troll - This is a bit on the philosophical side (What a shock! – coming from me).
With the present penchant for preventing another “Lehman’s moment”, it occurs to me that the corporate/political world is practicing a sort of “capitalistic socialism”. If failure of a corporation or bank is taken out of the picture, then true capitalism is also a failure.
My bent on the situation is that:
1. if we have socialism, I would rather have it for the benefit of the people, not the corporate structure.
2. the investment plain would be leveled to such an extent that (in true socialistic fashion) all investors would be “equal” (thus negating the benefit of investing).
How do you feel about this?
CR – I prefer to use the understanding that government is a construct of the people that can be utilized for our benefit. This doesn’t mean we need public ownership of all resources, but it does mean the govt has strengths that can be leveraged to help us, particularly in times like now. I don’t agree with the notion expressed by some that capitalism is failing the USA and the world. I feel that the users of capitalism are failing to utilize it in the most efficient manner. Socialism won’t solve our problems. We just need a better understanding of the machine that is capitalism.
python – Cullen, could you please elaborate further on the reason(s) for your new-found, cautious optimism about the equity markets? The ongoing bank problems in the Eurozone aside, economic growth is slowing, worldwide, and will continue to do so for at least the next few months. Although many feel that central bank intervention is imminent abroad, and possibly at home, that probably won’t have much effect on economic growth, although it will certainly help with banks’ liquidity abroad, and provide short-term stimulus to equity markets everywhere. I agree with you that right now, the U.S. economy is still growing slowly rather than sliding into recession, but it’s far from clear if it’s growth rate is lessening or remaining steady, and unlike you, it’s not obvious to me that the U.S. will escape recession over the next year or so.
CR – I am certainly more fearful of a recession in the USA, but I still don’t see data that is consistent with that currently. So it’s my contention that the equity markets have been getting ahead of themselves here by obsessing over Europe and potential contagion. But if there’s one thing Europe has made clear it’s that they’re not going to let the whole thing collapse on their heads. So Lehman 2.o isn’t happening despite the constant chatter (at least it’s not happening in the immediate future). So I think the market is doing what it generally does and people are overreacting to potential risks. This is the market for you. When the market was surging earlier this year I said it was getting ahead of itself when no one else wanted to be bearish. Now everyone is bearish and I have again been on the other side of the trade. I am obviously not always right, but the market has a tendency to overshoot and mean revert and the psychology behind this plays a huge role in this phenomenon. Right now we’re excessively pessimistic and mean reverting. I’ll likely turn much more cautious in the next few weeks/months, but that’s an environment I’ll confront when necessary.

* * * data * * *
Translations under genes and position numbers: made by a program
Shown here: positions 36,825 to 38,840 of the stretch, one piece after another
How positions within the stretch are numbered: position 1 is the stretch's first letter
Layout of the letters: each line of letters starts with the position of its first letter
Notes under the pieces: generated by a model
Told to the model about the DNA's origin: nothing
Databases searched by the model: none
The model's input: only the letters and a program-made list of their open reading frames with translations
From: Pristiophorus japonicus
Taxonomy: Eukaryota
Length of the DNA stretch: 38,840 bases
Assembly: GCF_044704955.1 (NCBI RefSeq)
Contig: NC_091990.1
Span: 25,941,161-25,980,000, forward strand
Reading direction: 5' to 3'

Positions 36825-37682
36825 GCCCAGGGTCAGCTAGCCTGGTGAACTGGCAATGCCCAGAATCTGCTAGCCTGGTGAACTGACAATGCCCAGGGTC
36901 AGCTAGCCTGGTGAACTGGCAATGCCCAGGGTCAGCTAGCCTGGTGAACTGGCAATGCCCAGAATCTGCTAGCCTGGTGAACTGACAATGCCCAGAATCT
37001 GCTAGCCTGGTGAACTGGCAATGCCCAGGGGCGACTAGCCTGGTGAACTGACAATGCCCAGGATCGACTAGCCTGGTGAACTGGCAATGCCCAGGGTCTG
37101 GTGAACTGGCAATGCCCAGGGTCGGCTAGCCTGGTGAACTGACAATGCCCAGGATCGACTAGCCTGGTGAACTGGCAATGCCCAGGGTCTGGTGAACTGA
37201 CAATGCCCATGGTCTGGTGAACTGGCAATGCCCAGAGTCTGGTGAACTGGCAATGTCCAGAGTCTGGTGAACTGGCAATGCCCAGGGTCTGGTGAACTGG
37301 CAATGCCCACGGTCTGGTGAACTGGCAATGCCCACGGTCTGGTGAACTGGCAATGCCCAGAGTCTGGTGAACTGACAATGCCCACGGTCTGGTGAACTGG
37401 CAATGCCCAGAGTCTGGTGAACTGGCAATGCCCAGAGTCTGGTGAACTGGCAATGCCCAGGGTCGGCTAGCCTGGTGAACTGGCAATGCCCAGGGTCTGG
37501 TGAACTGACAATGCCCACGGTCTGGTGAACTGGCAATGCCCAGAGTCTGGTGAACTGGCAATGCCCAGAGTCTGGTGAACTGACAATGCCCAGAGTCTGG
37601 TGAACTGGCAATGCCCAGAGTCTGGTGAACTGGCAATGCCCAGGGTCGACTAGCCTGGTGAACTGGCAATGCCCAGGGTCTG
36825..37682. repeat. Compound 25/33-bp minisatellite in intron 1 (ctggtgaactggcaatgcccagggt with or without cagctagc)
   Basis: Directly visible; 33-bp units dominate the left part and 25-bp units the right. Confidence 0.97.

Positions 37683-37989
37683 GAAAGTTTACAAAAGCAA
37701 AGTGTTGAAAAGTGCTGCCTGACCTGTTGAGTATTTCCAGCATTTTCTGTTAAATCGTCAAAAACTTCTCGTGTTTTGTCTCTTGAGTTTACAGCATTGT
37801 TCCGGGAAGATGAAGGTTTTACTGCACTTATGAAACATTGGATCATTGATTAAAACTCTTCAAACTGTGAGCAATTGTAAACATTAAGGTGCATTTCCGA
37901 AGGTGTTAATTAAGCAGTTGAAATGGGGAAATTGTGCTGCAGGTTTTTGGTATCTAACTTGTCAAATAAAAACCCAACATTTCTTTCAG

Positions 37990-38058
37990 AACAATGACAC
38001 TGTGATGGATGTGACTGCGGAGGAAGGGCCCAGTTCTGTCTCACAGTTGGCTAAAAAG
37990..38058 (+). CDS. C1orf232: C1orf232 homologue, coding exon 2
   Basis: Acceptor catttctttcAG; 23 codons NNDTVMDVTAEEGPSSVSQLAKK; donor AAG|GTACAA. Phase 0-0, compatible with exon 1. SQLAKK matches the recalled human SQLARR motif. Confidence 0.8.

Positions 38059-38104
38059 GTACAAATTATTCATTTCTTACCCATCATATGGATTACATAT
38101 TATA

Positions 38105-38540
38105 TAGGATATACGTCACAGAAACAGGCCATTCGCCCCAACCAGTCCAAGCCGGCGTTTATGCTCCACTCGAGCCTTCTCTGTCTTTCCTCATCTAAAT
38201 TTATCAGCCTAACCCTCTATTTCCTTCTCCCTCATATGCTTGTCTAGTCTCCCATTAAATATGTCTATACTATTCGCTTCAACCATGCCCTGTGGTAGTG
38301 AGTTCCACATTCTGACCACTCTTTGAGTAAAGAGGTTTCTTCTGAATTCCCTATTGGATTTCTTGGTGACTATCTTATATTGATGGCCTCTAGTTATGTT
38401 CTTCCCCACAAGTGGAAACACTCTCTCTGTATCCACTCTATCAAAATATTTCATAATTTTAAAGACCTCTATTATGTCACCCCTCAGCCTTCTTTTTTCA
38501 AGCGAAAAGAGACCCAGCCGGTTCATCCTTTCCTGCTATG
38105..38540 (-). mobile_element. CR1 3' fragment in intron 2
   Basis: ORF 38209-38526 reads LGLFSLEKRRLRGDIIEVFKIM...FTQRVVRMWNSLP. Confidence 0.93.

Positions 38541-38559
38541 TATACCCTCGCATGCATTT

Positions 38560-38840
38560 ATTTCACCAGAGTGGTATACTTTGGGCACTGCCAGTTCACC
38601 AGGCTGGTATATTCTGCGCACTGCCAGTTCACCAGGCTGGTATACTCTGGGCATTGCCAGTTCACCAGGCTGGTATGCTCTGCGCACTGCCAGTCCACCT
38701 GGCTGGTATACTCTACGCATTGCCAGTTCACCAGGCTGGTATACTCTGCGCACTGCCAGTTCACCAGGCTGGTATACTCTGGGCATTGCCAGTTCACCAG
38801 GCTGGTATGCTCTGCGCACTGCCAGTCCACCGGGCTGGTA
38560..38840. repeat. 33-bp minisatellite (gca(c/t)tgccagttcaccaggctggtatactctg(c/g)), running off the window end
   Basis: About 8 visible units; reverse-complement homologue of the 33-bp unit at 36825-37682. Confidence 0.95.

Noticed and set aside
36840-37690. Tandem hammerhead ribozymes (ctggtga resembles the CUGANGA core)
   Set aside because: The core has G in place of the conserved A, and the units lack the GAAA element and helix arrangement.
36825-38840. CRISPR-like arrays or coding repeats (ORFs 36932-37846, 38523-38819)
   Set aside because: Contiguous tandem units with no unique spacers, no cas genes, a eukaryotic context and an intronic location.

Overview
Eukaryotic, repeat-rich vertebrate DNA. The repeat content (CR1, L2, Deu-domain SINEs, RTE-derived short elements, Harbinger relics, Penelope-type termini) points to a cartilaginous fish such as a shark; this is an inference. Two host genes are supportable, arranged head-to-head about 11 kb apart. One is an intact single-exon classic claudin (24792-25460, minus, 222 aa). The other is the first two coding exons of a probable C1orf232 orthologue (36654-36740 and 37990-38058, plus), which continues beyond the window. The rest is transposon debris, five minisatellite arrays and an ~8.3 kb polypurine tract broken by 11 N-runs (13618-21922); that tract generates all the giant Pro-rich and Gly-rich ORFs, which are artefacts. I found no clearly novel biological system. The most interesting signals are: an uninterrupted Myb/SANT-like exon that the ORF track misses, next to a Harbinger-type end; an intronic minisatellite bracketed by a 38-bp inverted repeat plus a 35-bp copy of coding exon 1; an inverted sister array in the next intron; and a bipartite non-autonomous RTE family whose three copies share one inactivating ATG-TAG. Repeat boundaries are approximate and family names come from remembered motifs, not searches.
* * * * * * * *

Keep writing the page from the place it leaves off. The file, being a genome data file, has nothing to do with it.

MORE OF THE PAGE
Kman - Sorry if this seems a little basic but I have not seen it discussed anywhere. If Eurobonds are issued as a part of the solution of the European mess, the intended effect is a significant decrease in yield on Periphery debt. However, as someone during the last QA pointed out another effect would be the increase of yield on German debt. So the result of the announcement of the formation of Eurobonds would be that everyone holding German debt would be facing a large mark to market loss? How would you operationally introduce this so as not to reward the speculator and punish those who are actively seeking safety?
CR – I am not so sure that Germany bonds need to decline substantially in the case of Eurobonds. More likely, as we’ve seen every time the ECB steps in, periphery bond yields collapse and German yields barely budge. That’s my guess at least.